“Speakers bringing in ‘real world’ related experiences help strengthen and solidify the material for my students,” shares Julie Johnson, psychology and business instructor.

Johnson points to David Kvasnik (‘96) and wife Deena. The couple have been guest presenters to her Intro to Business class a number of times. Deena and David started their business, Deena's Gourmet, and grew it from a small family venture to a large business in a matter of years, ultimately selling it to Old Home. Their talks have given students real world examples and the opportunity to ask questions.

Fostering Deeper Learning

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(L) Alum Diana Wallin speaks to Upper School students about brain science and (R) uses special goggles to teach Lower School students about the brain's adaptability.

Another campus visitor who leaves a mark every time she comes is Diana Wallin (‘03). While working on her Ph.D. in neuroscience at the University of Minnesota, Diana lived just over the river from Minnehaha Academy. During this time, she visited the Upper and Lower Schools multiple times with her “Brain Awareness” presentation, even bringing real brains (both human and animal) for students to study.

During one visit, Diana and fellow doctoral candidate Amanda Barks helped first graders develop their own scientific study:

Students stood in the hallway and tossed bean bags into a small cup. Then they put on special goggles that impaired their vision and tossed the bean bags again. All of the bean bags ended up to the right of the cup. They then took off the goggles and threw the bean bags again—this time they ended to the left of the cup. The students excitedly reviewed their “findings” to discover how the brain compensates for impaired vision.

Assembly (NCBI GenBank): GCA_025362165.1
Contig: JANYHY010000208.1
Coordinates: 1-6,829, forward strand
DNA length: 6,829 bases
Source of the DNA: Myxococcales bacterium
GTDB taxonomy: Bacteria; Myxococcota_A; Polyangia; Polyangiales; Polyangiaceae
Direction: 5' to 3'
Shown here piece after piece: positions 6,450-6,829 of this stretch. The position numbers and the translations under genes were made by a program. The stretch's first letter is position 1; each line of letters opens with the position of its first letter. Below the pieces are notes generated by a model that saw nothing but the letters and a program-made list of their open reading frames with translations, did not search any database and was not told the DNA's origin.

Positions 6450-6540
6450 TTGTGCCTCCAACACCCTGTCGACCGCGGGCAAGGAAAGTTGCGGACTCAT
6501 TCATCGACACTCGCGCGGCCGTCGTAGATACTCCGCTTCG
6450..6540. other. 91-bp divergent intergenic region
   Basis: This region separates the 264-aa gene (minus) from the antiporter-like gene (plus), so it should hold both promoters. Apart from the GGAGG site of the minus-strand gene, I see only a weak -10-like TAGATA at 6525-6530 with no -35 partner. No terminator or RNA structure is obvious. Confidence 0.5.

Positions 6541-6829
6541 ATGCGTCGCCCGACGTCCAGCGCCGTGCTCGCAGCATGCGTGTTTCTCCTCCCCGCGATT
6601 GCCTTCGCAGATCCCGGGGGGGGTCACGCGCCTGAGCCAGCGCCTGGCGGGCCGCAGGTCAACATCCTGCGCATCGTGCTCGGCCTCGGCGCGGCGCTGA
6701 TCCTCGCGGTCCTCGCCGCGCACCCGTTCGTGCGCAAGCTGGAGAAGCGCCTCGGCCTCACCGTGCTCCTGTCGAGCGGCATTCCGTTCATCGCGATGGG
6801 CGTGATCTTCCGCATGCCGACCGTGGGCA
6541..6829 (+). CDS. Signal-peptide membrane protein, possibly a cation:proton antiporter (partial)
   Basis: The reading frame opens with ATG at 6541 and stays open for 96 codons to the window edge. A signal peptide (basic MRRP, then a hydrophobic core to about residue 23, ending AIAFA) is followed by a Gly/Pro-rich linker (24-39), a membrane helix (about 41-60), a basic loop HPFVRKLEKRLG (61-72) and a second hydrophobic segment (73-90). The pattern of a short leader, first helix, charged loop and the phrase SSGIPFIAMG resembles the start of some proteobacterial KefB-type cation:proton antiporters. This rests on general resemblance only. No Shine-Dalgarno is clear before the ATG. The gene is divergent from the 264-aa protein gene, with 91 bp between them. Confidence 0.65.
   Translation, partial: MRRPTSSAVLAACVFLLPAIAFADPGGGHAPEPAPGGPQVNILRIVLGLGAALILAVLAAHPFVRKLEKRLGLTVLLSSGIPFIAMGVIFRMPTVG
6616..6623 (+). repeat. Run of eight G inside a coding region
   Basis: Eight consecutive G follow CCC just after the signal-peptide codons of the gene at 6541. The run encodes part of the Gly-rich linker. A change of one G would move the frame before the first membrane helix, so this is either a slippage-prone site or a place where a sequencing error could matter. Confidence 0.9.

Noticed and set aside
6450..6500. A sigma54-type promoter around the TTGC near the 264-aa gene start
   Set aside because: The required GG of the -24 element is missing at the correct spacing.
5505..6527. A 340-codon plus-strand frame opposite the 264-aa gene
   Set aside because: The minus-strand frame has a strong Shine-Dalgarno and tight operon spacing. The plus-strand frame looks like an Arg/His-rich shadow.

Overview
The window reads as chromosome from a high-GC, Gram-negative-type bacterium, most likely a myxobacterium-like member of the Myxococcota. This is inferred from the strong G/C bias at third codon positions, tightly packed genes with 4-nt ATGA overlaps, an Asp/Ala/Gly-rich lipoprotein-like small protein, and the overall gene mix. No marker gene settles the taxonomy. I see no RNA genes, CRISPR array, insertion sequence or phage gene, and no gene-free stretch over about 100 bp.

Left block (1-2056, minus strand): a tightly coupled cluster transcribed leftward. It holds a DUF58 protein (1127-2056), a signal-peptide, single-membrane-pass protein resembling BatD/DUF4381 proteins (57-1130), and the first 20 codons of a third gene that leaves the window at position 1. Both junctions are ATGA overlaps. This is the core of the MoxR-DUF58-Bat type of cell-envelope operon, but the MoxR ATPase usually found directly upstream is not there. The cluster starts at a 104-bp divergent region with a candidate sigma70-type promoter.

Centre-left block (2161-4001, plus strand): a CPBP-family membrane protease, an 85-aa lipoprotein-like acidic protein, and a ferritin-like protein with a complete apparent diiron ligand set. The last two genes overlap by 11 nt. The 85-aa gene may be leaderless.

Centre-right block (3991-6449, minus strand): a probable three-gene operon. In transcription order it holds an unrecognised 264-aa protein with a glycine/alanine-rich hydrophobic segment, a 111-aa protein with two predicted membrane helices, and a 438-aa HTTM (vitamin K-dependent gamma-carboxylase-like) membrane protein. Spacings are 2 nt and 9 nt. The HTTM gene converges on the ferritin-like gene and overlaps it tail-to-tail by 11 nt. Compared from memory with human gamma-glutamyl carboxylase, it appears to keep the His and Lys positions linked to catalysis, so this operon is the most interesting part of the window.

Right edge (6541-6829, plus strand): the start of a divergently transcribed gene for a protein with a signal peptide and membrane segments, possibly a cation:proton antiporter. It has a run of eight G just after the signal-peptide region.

Diana used this experience, along with a real human brain and spinal cord, to explain the concept of plasticity in the brain, as well as to teach students about brain health.

Even teacher Britt Guild was surprised at how much the students took away from the experience:

“Some students immediately made an intellectual connection between nerves and electricity while some connected emotionally to the experience after realizing the brain was from a real person. It was thrilling to see how no matter how complex we think an idea is, a young mind can surpass our expectations and understand so much more."

This opportunity to spark discovery in young minds is something Wallin herself finds rewarding:

“We always say you can’t do what you don’t see, or what you don’t know about.” She hopes that some students will discover a love for brain science and research, and that young women will see her work and recognize that there is a place for them in the world of science.

Offering Opportunities

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Mason Mitchell (far left) and Michael Everett (far right) back when Mason first started volunteering and Michael was still a student.

Alumni involvement also means more opportunities to explore beyond the classroom.

For a number of years Mason Mitchell (’09) and Michael Everett (’14) have blocked off numerous afternoons and Saturdays each fall to support MA’s debate students.